It's pretty clear that Apple's (NASDAQ: AAPL) ambitions around improving people's health are only growing. The company gave Men's Health an inside look at its testing lab earlier this year, which is loaded with expensive measurement equipment that allows it to collect copious amounts of data. Apple Director of Fitness and Health Technologies Jay Blahnik said the lab has "collected more data on activity and exercise than any other human performance study in history."
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These growing efforts are the backdrop to last night's CNBC report that said Apple seriously considered getting into physical on-site medical clinics via some type of acquisition. Crossover Health and One Medical were named as potential candidates for an acquisition, but no deal was reached. Crossover Health operates on-site health and wellness centers for self-insured employers (Apple is a Crossover Health customer), while One Medical operates primary care facilities.
Apple has been increasingly targeting corporate wellness programs to bolster Apple Watch sales over the past year or so.
Getting into medical clinics would be messy
Apple has been interested in jumping into primary care for over a year, according to the report, which could have resulted in creating a large network of primary care facilities, in addition to its network of Apple retail stores (I refuse to call them "town halls"). It's not clear if Apple is still considering such an ambitious move, as it would be a huge undertaking that would require massive investment.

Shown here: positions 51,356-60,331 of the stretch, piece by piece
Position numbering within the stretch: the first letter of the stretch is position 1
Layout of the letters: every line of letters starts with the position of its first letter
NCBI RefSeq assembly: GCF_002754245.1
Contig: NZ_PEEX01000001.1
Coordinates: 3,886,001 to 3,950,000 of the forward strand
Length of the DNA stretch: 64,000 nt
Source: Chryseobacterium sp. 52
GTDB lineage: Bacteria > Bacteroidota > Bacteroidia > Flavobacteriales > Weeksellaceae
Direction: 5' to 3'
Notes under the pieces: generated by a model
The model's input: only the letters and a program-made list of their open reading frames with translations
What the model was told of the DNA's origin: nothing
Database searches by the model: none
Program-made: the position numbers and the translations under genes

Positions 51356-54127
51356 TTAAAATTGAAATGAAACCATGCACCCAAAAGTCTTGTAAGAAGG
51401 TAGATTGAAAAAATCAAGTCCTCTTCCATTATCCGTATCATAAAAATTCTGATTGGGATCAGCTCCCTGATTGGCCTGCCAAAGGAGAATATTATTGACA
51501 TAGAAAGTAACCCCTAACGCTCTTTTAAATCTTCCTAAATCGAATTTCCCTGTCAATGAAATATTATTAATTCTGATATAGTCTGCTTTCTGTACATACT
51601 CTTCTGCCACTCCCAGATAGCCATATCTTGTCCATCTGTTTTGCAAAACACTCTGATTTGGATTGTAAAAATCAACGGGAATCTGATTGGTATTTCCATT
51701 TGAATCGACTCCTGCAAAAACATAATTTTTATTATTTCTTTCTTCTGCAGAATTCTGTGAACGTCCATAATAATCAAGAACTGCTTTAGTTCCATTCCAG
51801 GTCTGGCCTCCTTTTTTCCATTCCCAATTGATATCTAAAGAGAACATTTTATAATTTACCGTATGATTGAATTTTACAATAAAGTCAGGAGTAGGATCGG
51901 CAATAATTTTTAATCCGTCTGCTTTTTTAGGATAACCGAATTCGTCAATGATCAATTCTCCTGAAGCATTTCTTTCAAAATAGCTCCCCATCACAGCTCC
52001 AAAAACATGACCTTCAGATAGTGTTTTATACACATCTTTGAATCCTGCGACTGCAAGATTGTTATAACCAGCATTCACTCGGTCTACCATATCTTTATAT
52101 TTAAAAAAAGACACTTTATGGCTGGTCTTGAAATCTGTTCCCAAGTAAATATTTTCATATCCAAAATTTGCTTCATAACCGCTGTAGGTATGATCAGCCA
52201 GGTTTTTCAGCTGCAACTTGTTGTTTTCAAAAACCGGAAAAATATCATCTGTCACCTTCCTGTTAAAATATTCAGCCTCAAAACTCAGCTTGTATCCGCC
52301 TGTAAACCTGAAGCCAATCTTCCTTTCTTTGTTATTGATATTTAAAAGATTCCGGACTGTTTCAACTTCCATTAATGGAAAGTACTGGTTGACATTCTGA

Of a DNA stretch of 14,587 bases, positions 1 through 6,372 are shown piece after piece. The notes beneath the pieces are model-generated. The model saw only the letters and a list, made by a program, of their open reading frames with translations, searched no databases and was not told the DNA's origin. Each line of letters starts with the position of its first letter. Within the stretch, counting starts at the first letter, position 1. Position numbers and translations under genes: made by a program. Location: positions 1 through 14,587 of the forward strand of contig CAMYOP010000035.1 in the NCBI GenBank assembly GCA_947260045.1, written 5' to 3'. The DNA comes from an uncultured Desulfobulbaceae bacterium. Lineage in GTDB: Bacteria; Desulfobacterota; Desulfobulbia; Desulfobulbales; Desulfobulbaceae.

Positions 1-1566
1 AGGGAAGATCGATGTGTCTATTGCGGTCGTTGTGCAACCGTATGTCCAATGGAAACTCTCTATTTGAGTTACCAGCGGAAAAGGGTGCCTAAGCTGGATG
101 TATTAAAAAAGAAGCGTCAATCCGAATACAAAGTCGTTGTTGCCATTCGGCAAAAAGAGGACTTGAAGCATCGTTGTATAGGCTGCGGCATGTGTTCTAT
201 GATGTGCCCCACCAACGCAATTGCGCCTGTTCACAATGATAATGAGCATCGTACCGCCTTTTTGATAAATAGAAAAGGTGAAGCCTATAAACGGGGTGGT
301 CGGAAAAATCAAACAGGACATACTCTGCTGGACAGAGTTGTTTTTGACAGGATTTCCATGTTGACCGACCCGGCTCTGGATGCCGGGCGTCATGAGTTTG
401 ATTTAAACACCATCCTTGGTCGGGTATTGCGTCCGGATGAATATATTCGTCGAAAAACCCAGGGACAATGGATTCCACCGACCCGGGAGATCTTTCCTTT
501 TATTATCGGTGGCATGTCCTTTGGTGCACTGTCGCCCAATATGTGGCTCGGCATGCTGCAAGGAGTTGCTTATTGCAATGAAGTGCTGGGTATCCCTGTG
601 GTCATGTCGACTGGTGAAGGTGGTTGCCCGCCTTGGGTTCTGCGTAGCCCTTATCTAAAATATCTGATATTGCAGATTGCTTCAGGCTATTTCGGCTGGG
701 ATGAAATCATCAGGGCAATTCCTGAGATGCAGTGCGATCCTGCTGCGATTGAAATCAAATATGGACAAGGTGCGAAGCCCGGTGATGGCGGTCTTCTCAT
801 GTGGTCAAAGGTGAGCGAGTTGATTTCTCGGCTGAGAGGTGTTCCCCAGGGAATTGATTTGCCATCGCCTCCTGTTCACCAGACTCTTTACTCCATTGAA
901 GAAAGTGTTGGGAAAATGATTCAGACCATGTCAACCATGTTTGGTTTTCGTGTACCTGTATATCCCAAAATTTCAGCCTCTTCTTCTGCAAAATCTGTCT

The Mac maker would have to either acquire a company, or if it wanted to start from scratch, Apple would need to hire people with the necessary core competencies (Apple has no applicable experience in this sector). Then it would have to build out a physical network of clinics. There aren't very many operational similarities with retail stores, which would minimize any potential efficiencies. Health care is a very complicated sector, even in terms of basic things like pricing, and Apple would probably have to learn how to work with insurance providers and navigate potential legislative and policy reforms.
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Apple should partner instead
It seems that Apple's main goal in such a possible move would be in bolstering its health data collection capabilities. Expanding into primary care would give Apple many more avenues to understand health data, as well as maybe learning new angles and deeper insights to a sector where it has historically had little presence -- and where it now wants a much larger presence.
The company is undoubtedly putting its money where its mouth is with an ongoing string of investments and partnerships in the medical community, as well as health-related hires. CEO Tim Cook cares deeply about health and fitness, and believes that Apple can use its weight to do some "good for society." However, it seems plausible that Apple could still have the impact that it's looking for without having to acquire or expand into medical clinics. Another partnership would work just fine.
Investors haven't seen the end of Apple's health-related ambitions, not by a long shot. But "Apple Clinic" doesn't really have a nice ring to it.
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Evan Niu, CFA owns shares of Apple. The Motley Fool owns shares of and recommends Apple. The Motley Fool has the following options: long January 2020 $150 calls on Apple and short January 2020 $155 calls on Apple. The Motley Fool has a disclosure policy.